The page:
In the third grade, my personal relationship with each member of the Holy Trinity really began to blossom and take shape. To say we were “besties” was an understatement; they were my ALL. Yes, at the tender age of 9, I was beginning to understand that Christ truly was “the way, the truth, and the life.” (John 14:6) This was, by far, the toughest year of my life, and in turn also became one of the most memorable. The crosses handed to me that year left me on the verge of despair with no other option than to lay all my hurt and brokenness before the Lord. In this daily submission, the Lord carried me through that difficult year and the ones to follow.
As the years passed, I continued to mature in my faith. My desire to study the Catholic faith was obvious to all around me. Earning the superlative “most likely to become a nun,” it was no surprise that I ended up at a Catholic University studying Theology/Religious Studies. This major was a perfect fit, providing me the knowledge and space to really own these teachings. With my zeal for the Lord and the knowledge I was gaining, I was on fire! Then… Sister came along.
This Sister was one of the faculty members within the Theology/Religious Studies department, yet I had never taken a class with her. She was also my advisor, with whom I had only met with a couple of times. In the fall semester of my junior year, she stopped me in the hallway, handed me a quotation, and told me that I needed to hear this message. She also said I should consider taking her Women of the Church course as an elective. The quote was from a book entitled ‘A Return to Love’ by Marianne Williamson although it is often misattributed to Nelson Mandela.
“…Our deepest fear is not that we are inadequate. Our deepest fear is that we are powerful beyond measure. It is our light, not our darkness that most frightens us. We ask ourselves, Who am I to be brilliant, gorgeous, talented, fabulous? Actually, who are you not to be? You are a child of God. Your playing small does not serve the world. There is nothing enlightened about shrinking so that other people won’t feel insecure around you. We are all meant to shine, as children do. We were born to make manifest the glory of God that is within us. It’s not just in some of us; it’s in everyone. And as we let our own light shine, we unconsciously give other people permission to do the same. As we are liberated from our own fear, our presence automatically liberates others.”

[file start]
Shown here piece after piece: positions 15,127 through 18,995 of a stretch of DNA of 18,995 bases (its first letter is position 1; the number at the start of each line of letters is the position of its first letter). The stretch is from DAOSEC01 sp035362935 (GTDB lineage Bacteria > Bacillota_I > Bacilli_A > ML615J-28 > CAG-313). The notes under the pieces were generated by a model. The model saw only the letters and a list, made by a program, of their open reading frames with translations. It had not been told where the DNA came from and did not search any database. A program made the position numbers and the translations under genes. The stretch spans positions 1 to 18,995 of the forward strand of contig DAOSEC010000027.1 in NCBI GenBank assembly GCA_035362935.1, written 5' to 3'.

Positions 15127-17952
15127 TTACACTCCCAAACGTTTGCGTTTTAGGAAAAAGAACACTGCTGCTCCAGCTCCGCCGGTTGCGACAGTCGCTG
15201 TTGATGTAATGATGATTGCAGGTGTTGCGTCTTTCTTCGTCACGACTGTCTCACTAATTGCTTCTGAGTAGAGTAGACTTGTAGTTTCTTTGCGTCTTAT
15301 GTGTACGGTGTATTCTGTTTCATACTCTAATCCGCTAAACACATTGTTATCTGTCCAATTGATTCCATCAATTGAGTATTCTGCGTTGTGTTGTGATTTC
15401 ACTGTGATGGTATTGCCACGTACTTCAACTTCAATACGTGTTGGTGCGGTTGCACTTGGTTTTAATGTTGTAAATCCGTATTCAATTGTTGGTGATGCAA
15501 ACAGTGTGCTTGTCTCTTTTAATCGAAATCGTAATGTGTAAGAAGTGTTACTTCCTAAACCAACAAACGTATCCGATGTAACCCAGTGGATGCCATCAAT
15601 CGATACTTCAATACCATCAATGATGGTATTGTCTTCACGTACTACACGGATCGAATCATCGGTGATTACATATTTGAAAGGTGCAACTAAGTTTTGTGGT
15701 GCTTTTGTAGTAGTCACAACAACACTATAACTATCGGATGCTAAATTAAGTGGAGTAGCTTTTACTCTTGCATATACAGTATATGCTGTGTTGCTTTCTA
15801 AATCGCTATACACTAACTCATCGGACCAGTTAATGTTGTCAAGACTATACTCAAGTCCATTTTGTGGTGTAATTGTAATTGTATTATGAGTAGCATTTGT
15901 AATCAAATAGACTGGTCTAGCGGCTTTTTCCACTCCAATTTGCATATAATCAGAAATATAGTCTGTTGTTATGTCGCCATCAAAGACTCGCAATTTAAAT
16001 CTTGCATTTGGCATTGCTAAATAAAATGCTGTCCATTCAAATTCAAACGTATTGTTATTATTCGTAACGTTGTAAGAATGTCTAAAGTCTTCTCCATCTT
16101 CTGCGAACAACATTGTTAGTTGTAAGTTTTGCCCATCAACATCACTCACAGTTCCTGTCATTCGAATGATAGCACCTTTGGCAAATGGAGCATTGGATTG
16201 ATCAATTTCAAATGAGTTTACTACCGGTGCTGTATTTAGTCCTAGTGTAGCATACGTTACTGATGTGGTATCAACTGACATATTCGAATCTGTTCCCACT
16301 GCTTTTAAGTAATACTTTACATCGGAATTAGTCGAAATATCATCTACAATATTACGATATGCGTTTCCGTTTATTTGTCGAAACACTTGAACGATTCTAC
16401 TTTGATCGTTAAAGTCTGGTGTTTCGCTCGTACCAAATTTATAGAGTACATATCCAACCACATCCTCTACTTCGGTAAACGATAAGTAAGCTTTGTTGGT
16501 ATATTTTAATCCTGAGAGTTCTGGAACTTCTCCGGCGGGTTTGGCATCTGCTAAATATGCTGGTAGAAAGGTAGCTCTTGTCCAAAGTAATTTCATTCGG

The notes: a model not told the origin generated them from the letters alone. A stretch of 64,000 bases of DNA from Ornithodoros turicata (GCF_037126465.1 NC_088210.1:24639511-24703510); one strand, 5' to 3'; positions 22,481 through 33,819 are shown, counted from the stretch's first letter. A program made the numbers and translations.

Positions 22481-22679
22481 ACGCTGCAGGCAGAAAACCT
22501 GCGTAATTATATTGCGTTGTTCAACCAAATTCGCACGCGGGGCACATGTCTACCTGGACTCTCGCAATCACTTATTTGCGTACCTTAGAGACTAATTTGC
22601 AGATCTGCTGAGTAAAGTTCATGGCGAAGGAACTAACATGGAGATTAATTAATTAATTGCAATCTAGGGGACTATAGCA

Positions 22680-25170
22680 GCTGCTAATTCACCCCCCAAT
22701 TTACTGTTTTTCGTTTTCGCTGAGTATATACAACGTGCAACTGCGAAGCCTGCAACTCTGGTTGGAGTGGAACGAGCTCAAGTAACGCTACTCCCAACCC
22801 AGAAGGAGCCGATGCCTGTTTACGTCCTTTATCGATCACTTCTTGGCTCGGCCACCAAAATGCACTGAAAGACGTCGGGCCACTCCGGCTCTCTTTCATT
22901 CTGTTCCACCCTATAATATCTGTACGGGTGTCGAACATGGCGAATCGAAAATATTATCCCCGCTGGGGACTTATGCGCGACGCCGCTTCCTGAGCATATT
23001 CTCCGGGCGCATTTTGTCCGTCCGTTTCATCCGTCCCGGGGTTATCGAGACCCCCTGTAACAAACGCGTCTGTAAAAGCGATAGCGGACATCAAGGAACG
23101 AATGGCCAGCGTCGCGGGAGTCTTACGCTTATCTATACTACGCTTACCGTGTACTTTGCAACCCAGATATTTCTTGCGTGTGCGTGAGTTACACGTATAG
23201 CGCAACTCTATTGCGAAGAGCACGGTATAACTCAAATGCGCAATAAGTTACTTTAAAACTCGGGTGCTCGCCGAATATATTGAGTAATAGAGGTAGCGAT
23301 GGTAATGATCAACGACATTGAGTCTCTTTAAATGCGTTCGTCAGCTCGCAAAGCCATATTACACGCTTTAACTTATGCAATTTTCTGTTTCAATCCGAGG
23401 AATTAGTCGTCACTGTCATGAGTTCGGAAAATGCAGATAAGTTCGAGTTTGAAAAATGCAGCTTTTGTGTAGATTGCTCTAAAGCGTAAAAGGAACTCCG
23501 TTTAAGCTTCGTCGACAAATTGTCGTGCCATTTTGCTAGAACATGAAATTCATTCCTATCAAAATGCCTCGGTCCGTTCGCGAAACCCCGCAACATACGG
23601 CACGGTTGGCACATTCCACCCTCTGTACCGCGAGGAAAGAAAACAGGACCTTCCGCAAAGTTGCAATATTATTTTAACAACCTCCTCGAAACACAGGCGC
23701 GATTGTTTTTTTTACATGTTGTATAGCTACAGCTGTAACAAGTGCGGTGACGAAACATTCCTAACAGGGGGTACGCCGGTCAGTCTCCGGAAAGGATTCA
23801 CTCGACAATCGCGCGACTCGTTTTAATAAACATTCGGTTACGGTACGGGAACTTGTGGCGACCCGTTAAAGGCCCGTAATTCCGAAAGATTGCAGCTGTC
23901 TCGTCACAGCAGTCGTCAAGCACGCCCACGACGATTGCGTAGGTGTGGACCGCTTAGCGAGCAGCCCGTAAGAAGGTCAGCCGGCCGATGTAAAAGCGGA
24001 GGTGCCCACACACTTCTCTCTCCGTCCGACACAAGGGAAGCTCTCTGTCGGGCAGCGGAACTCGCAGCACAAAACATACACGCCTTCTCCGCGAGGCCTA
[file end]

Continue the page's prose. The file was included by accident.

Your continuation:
What a powerful and encouraging message! Then I remembered what she had said, “it was a message that I needed to hear.” To put it lightly, I was steaming. First off, this Sister really didn’t know me. Who was she to say, “I need to hear this”? She obviously didn’t know I was “besties” with the Trinity, nor did she know sainthood was “my thing.” What nerve she had giving this to me with such certainty. With that, I crumbled it up and tossed it in the trash.
Over the next couple of weeks, those words haunted me as if they had been etched in my brain. In the silence, I would hear them repeat over and over again. The thing is, as much as I hated to admit it, this Sister knew me much better than I knew myself. I am not sure if this quote was meant to encourage and uplift me, but what it actually did was give me clarity. I was on fire and ready to take on the world, but there were obstacles that I was more than happy to ignore. This experience gave me insight into some of the demons I would have to battle along the way. My journey would have me battle pride, fear, and self-doubt daily, even to this day! While I will never have all the answers, I have learned a great deal along the way.
The starting point for me is the practice of metanoia, which is Greek for “change of heart” or, as we would call it, conversion. Both John the Baptist and Jesus would call us to this as they proclaimed, “Repent for the kingdom of Heaven is at hand” (Matthew 3:2, 4:17). Here, John the Baptist and Jesus were urging the people to have a change of actions, mind, and heart. The beauty of our faith is that we aren’t expected to have this change over night. There isn’t a moment in the day where I feel as if I have this pride thing taken care of for good. At least that is not my experience. It is a daily call to metanoia, a daily change of heart that leaves us utterly dependent upon the grace of God and draws us closer to Him in the process.